“‘How do you know all this?’ he cried. ‘Are you a devil?’
“‘I am a man,’ answered Father Brown gravely; ‘and therefore have all devils in my heart.'” (p. 140)

“There is this about such evil, that it opens door after door in hell, and always into smaller and smaller chambers. This is the real case against crime, that a man does not become wilder and wilder, but only meaner and meaner.” (p. 167)

“Even the most murderous blunders don’t poison life like sins.” (p. 183)

Read (free): Internet Archive (pdf), LibriVox (audio), Project Gutenberg (epub/mobi/html)

Review: The Man Who Was Thursday (No Spoilers)

Rating: ★★★★★

Author: G. K. Chesterton was a devoutly Catholic journalist, poet and novelist of the early 20th century. His most apt nickname is “The Prince of Paradox.”

Genre: Surrealism, crime, suspense.


The Man Who Was Thursday is probably Chesterton’s most intriguing work of fiction. It reads exactly like a modern action movie, skipping from place to place, and you are not quite sure, until the end, who is on which side of the conflict.

The story centers around the work of the “philosophical police,” especially one man named Syme. Syme, along with others, has been given the assignment of rooting out anarchism in England, and he begins by getting acquainted with Gregory, a friend of a friend, who appears to dabble in anti-establishment talk around parlors and dinner tables. Syme believes that Gregory may be involved in some deeper plot with an underground anarchist organization; Syme has no idea, though, how deep the rabbit hole will go.

As the plot thickens, it carries with it all the intrigue of The Matrix or an M. Night Shyamalan film, as readers are trying to figure out what is real and what is fantasy. Chesterton despises tidily framed opinions and political correctness, and this book makes some brow-furrowing philosophical statements both through the characters’ voices and through the paradoxes engendered throughout the plot.


My favorite part of this book was not any of the aphorisms peppered throughout—which are inevitable in any Chesterton book. My favorite part was the irony that grows larger and larger throughout the book, until it becomes so ludicrous that you see why the book’s subtitle is A Nightmare. The story couldn’t be real just as he describes the story; it is real all around us and is renewed every day.

Chesterton proves to cross genres just as adeptly as Lewis or MacDonald. Nothing is lost in reading his non-fiction, poetry, or novels.


My biggest bone with this book is the presentation—as usually printed, it looks like a piece of crime fiction, and it could easily be confused as one of the “Father Brown” stories. This story is very different from those, and, as I mentioned, the subtitle—which is left out on many editions—should suggest as much.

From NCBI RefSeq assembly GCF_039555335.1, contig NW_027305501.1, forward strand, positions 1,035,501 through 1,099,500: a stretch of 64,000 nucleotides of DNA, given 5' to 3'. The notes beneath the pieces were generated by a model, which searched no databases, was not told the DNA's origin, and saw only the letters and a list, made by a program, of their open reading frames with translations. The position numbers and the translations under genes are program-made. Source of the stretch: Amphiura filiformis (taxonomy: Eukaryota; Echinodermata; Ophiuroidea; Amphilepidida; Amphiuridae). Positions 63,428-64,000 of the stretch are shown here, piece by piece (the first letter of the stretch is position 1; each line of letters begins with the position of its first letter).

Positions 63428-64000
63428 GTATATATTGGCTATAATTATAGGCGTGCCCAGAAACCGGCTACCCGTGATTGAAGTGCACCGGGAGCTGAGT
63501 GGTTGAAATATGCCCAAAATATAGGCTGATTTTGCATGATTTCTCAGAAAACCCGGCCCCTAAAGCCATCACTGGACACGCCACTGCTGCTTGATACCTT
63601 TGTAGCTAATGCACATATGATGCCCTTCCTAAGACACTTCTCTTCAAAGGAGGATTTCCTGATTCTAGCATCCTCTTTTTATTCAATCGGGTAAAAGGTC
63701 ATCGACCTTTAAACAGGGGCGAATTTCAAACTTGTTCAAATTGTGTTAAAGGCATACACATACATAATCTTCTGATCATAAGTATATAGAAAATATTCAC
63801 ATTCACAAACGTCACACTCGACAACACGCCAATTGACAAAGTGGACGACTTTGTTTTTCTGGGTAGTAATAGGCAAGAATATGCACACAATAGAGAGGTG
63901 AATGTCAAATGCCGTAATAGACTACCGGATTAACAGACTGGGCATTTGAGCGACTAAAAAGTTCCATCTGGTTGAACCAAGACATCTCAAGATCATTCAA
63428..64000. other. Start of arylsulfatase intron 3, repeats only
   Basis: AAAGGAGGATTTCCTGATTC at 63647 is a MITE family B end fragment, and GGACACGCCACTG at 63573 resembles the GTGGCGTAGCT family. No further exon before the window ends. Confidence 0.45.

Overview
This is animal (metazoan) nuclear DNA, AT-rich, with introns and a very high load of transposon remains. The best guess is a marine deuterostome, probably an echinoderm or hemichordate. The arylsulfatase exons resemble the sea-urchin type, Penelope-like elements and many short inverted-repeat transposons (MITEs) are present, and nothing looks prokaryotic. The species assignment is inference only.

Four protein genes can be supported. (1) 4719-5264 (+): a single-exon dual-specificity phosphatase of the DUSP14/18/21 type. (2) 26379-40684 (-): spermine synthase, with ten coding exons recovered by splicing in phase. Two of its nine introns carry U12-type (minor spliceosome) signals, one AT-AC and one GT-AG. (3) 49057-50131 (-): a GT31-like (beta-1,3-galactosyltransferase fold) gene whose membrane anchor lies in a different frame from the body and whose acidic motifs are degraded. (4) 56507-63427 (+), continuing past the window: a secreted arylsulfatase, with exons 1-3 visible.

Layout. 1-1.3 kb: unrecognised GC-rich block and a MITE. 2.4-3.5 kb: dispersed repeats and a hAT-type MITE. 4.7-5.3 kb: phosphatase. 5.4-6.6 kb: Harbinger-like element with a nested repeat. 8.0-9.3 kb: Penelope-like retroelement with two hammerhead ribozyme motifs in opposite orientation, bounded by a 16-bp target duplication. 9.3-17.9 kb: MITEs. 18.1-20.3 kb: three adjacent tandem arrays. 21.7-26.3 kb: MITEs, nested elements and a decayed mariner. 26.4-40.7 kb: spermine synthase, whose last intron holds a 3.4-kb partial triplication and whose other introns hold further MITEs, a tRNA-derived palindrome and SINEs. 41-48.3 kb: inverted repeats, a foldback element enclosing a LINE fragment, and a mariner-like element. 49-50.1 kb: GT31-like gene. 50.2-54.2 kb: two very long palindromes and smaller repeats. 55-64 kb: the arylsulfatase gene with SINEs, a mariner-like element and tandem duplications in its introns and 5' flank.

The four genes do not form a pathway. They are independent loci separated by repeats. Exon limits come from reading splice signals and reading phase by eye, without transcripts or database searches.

Although on the whole the book is full of suspense, parts of the plot do seem predictable, but the narrative is told in such a clever way that it did not bother me in the least, or detract from the constant wonder of reading the novel.


“Shall I tell you the secret of the whole world? It is that we have only known the back of the world. We see everything from behind, and it looks brutal. That is not a tree, but the back of a tree. That is not a cloud, but the back of a cloud. Cannot you see that everything is stooping and hiding a face? If we could only get round in front . . . “

I can forgive God His anger, though it destroyed nations; but I cannot forgive Him His peace.”

Read: LibriVox (audiobook), Project Gutenberg (epub & rtf), The Internet Archive (pdf)

An old review reads:


It is very difficult to classify THE MAN WHO WAS THURSDAY. It is possible to say that it is a gripping adventure story of murderous criminals and brilliant policemen; but it was to be expected that the author of the Father Brown stories should tell a detective story like no-one else. On this level, therefore, THE MAN WHO WAS THURSDAY succeeds superbly; if nothing else, it is a magnificent tour-de-force of suspense-writing.

However, the reader will soon discover that it is much more than that. Carried along on the boisterous rush of the narrative by Chesterton’s wonderful high-spirited style, he will soon see that he is being carried into much deeper waters than he had planned on; and the totally unforeseeable denouement will prove for the modern reader, as it has for thousands of others since 1908 when the book was first published, an inevitable and moving experience, as the investigators finally discover who Sunday is.

Review: The Ballad of the White Horse

Rating: ★★★★★

Author: G. K. Chesterton was a devoutly Catholic journalist, poet and novelist of the early 20th century. His most apt nickname is “The Prince of Paradox.”


The Ballad of the White Horse (1911) is an epic poem—here referring to content rather than length—named for one of many ancient English petroglyphs (the “Westbury white horse”); the stone symbol is attributed to the early English King Alfred, whom the poem idealizes. (In the introduction, Chesterton adroitly states that this is not a work of researched historical fiction.) White Horse offers a romantic vision of Christian virtue through the eyes of the English past. While Chesterton’s other poems (Poems, The Wild Knight) are scattered in theme and method, this is his only long poem.

Some quick facts on this little book: